X-ray

Radiography

X-rays are a type of electromagnetic radiation, just like visible light.

An x-ray machine sends individual x-ray particles through the body. The images are recorded on a computer or film.

  • Structures that are dense (such as bone) will block most of the x-ray particles, and will appear white.
  • Metal and contrast media (special dye used to highlight areas of the body) will also appear white.
  • Structures containing air will be black, and muscle, fat, and fluid will appear as shades of gray.
X-ray

X-rays are a form of ionizing radiation that can penetrate the body to form an image on film. Structures that are dense (such as bone) will appear white, air will be black, and other structures will be shades of gray depending on density. X-rays can provide information about obstructions, tumors, and other diseases, especially when coupled with the use of barium and air contrast within the bowel.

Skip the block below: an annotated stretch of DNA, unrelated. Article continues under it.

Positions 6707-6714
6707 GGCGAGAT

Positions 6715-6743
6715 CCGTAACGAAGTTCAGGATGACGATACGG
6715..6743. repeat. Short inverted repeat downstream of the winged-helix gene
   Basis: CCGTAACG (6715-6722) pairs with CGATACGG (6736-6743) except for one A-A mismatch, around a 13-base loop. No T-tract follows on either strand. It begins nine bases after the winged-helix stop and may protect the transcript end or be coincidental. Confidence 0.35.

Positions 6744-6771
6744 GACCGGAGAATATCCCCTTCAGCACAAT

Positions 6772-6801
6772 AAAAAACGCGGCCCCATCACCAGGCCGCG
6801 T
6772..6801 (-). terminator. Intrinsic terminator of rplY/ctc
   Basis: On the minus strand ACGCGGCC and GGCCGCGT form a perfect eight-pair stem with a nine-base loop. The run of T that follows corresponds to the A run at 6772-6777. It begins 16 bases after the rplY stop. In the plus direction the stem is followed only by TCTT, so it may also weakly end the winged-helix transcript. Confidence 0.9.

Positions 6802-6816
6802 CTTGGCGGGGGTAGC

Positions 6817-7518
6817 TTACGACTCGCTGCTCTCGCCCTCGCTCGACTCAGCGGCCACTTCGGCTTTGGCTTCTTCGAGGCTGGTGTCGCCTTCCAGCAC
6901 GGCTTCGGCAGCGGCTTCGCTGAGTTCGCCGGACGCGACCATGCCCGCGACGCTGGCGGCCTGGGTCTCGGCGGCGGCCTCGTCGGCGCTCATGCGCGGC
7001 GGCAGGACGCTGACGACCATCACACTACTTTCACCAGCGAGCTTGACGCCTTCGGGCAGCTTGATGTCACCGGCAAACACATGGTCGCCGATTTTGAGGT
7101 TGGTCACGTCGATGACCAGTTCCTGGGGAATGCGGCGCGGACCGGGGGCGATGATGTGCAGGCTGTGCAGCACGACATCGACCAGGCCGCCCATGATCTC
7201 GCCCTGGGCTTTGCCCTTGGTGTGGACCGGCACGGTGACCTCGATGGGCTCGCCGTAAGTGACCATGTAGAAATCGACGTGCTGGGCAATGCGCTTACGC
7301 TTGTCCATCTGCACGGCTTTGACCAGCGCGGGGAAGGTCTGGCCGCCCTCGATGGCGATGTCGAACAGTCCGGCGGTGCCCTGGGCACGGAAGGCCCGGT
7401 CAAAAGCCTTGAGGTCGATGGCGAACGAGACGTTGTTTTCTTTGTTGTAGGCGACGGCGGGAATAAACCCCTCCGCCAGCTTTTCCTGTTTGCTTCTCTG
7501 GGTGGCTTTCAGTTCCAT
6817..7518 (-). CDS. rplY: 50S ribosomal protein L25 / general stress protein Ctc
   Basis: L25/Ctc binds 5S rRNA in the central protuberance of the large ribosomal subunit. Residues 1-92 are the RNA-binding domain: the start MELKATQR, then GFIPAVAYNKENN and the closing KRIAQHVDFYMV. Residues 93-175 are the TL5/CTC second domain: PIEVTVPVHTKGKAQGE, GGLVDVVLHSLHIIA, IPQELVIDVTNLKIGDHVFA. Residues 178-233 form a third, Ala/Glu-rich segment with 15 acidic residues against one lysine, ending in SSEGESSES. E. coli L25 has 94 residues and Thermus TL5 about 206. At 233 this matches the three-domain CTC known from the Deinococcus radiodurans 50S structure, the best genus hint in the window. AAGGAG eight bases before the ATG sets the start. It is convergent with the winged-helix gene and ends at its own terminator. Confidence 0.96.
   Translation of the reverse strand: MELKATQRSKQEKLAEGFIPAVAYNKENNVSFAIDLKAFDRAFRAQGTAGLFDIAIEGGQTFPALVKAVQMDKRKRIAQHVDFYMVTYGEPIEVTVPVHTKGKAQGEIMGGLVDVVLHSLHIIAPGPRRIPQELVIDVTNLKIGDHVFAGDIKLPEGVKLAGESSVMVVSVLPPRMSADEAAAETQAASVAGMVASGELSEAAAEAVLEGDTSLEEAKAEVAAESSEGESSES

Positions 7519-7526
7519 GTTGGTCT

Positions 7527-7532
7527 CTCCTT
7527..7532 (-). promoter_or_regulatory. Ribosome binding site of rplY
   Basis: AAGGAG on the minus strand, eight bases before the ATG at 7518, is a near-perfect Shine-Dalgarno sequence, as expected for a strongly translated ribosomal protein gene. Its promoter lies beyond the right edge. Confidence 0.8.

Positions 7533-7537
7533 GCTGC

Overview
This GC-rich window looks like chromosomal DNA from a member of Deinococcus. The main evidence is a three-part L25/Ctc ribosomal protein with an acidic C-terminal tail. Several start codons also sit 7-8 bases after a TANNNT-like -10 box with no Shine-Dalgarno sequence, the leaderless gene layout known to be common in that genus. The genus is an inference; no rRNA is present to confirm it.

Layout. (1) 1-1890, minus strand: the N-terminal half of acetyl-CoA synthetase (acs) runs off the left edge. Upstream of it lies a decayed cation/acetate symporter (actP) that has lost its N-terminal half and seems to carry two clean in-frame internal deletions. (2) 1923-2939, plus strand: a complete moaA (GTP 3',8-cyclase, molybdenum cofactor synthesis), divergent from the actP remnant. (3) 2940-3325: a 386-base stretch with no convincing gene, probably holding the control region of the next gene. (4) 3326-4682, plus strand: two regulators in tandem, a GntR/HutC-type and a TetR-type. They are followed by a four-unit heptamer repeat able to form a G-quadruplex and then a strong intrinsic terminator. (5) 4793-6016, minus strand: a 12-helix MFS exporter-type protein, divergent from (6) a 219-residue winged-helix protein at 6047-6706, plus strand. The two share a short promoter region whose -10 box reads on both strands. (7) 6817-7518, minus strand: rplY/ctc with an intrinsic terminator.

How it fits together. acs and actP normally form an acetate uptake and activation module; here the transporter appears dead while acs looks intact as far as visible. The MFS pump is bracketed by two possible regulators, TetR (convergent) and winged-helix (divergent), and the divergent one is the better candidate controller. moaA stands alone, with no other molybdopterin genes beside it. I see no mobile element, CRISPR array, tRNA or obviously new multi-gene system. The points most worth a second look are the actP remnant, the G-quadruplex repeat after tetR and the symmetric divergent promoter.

X-ray

X-rays are a form of electromagnetic radiation, just like visible light. Structures that are dense (such as bone) will block most of the x-ray particles, and will appear white. Metal and contrast media (special dye used to highlight areas of the body) will also appear white. Structures containing air will be black and muscle, fat, and fluid will appear as shades of gray.

How the Test is Performed

How to Prepare for the Test

How the Test will Feel

Risks